Harriet Sofie Bosse (19 February 1878 – 2 November 1961) was a Swedish–Norwegian actress. A celebrity in her day, Bosse is now most commonly remembered as the third wife of the playwright August Strindberg. Bosse began her career in a minor company run by her forceful older sister Alma Fahlstrøm in Kristiania (now Oslo, the capital of Norway). Having secured an engagement at the Royal Dramatic Theatre ("Dramaten"), the main drama venue of Sweden's capital Stockholm, Bosse caught the attention of Strindberg with her intelligent acting and exotic "oriental" appearance.
After a whirlwind courtship, which unfolds in detail in Strindberg's letters and diary, Strindberg and Bosse were married in 1901, when he was 52 and she 23. Strindberg wrote a number of major roles for Bosse during their short and stormy relationship, especially in 1900–01, a period of great creativity and productivity for him. Like his previous two marriages, the relationship failed as a result of Strindberg's jealousy, which some biographers have characterized as paranoid. The spectrum of Strindberg's feelings about Bosse, ranging from worship to rage, is reflected in the roles he wrote for her to play, or as portraits of her. Despite her real-life role as muse to Strindberg, she remained an independent artist. (Full article...)
Ayumi Hamasaki (浜崎あゆみ, Hamasaki Ayumi, born October 2, 1978) is a Japanese singer, songwriter, record producer, actress, model, spokesperson and entrepreneur. Through her entire career, she has written all her lyrical content, and has sometimes composed her music.
Born and raised in Fukuoka, Fukuoka Prefecture, Hamasaki moved to Tokyo at fourteen in 1993 to pursue a career in singing and acting. In 1998, under the tutelage of Avex CEO Max Matsuura, Hamasaki released her debut single "Poker Face" and debut major-label album A Song for XX. The album debuted at the top of the Oricon charts and remained there for five weeks, selling over a million copies. Her next ten albums shipped over a million copies in Japan, with her third, Duty, selling nearly three million. A Best, her first compilation album, is her best-selling album, with more than four million copies sold in Japan. Since 2006, after her album (Miss)understood was released, album and single sales have declined. (Full article...)
Nick Drake in 1969
Nicholas Rodney Drake (19 June 1948 – 25 November 1974) was an English singer-songwriter and musician known for his acoustic guitar-based songs. Though he never found a wide audience during his lifetime, his work has gradually achieved wider notice and recognition. Drake signed to Island Records when he was 20 years old and a student at the University of Cambridge. He released his debut album, Five Leaves Left, in 1969. By 1972, he had recorded two more albums—Bryter Layter and Pink Moon. Neither sold more than 5,000 copies on initial release. His reluctance to perform live, or be interviewed, contributed to his lack of commercial success. There is no known video footage of the adult Drake; he was only ever captured in still photographs and in home footage from his childhood.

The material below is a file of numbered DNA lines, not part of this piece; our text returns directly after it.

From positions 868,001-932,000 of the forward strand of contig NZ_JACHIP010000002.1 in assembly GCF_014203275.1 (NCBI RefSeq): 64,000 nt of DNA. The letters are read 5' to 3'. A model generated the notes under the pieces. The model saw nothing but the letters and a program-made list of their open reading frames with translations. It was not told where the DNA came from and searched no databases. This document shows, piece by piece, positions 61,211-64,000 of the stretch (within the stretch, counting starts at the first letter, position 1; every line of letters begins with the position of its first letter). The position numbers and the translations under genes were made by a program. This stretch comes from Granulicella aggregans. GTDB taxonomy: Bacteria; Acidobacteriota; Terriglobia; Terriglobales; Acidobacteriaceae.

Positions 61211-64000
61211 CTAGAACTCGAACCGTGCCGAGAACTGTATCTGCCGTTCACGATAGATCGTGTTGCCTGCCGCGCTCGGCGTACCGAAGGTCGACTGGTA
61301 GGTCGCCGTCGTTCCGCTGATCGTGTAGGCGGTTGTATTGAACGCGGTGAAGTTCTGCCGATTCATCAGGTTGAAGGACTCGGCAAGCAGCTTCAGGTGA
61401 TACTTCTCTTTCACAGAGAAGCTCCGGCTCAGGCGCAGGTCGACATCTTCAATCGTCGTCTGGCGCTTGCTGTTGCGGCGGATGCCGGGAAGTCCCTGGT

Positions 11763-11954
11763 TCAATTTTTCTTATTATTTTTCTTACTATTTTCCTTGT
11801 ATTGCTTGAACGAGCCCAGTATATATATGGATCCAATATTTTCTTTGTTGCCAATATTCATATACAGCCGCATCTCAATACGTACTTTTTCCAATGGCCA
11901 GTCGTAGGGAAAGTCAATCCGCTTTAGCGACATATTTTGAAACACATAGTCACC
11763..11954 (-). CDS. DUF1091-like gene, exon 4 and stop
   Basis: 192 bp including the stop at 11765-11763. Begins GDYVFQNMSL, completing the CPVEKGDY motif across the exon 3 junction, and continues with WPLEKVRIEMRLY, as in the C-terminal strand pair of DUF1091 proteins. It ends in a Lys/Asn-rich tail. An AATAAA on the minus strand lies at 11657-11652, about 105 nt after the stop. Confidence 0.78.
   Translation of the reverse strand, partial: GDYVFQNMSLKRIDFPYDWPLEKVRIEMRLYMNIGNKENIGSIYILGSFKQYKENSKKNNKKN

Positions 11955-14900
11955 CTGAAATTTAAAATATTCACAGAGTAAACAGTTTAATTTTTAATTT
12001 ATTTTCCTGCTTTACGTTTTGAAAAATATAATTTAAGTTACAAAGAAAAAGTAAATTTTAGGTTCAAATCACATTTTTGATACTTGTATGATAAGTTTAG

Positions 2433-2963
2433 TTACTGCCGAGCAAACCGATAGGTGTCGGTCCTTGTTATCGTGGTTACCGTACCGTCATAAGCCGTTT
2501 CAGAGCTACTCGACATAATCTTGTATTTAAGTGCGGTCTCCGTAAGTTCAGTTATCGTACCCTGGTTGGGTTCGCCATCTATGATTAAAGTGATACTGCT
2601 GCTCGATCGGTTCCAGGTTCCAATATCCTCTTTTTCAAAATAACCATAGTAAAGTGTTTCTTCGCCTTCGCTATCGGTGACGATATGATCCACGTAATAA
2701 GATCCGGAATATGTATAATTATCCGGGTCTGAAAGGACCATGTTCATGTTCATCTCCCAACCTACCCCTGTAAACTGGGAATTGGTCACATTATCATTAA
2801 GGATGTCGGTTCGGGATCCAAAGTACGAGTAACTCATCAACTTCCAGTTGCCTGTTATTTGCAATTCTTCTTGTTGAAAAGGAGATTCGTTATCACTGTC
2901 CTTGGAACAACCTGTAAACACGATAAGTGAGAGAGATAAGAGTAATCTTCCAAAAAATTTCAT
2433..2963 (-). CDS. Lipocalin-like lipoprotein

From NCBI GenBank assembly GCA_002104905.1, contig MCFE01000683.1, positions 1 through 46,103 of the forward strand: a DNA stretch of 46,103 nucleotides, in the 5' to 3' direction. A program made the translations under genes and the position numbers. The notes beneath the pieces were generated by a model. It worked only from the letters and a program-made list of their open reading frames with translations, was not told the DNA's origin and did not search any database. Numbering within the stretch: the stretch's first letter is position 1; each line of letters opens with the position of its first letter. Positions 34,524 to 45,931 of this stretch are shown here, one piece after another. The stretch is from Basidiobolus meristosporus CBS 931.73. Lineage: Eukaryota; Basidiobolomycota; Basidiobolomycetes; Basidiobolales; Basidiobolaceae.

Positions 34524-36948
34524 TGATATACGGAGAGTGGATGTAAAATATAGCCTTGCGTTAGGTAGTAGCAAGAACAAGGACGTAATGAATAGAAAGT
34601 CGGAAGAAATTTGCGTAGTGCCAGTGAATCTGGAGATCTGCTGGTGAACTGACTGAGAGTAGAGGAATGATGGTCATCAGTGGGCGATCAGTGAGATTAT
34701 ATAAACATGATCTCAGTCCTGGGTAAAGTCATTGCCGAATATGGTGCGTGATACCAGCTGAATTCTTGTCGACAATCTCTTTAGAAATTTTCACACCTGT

Drake suffered from depression, particularly during the latter part of his life, a fact often reflected in his lyrics. On completion of his third album, 1972's Pink Moon, he withdrew from both live performance and recording, retreating to his parents' home in rural Warwickshire. On 25 November 1974, Drake died from an overdose of amitriptyline, a prescribed antidepressant; he was 26 years old. Whether his death was an accident or suicide has never been resolved. (Full article...)
Maxim Gorky (1868–1936) was a Russian political activist and writer who helped establish the Socialist Realism literary method. This portrait dates from a trip Gorky made to the United States in 1906, on which he raised funds for the Bolsheviks. During this trip he wrote his novel The Mother.
Ice hockey player Wayne Gretzky, as a member of the New York Rangers of the National Hockey League (NHL) in 1997. Gretzky, nicknamed "The Great One", is widely considered the best hockey player of all time. Upon his retirement in 1999, he held forty regular-season records, fifteen playoff records, and six All-Star records. He is the only NHL player to total over 200 points in one season—a feat he accomplished four times. In addition, he tallied over 100 points in 15 NHL seasons, 13 of them consecutively. He is the only player to have his number (99) officially retired by the NHL for all teams.
Walt Whitman (1819–1892) was an American poet, essayist and journalist. A humanist, he was a part of the transition between transcendentalism and realism, incorporating both views in his works. Whitman is among the most influential poets in the American canon, often called the father of free verse. His work was very controversial in its time, particularly his poetry collection Leaves of Grass (first published in 1855, but continuously revised until Whitman's death), which was described as obscene for its overt sexuality.
Aminah Cendrakasih (born 29 January 1938) is an Indonesian actress. She started in films in her teens, her first starring role being in 1955. She continued acting into her seventies, appearing in almost 120 feature films during her career, as well as in several television roles. In 2012, she received a Lifetime Achievement Award from the Bandung Film Festival, and received another at the 2013 Indonesian Movie Awards.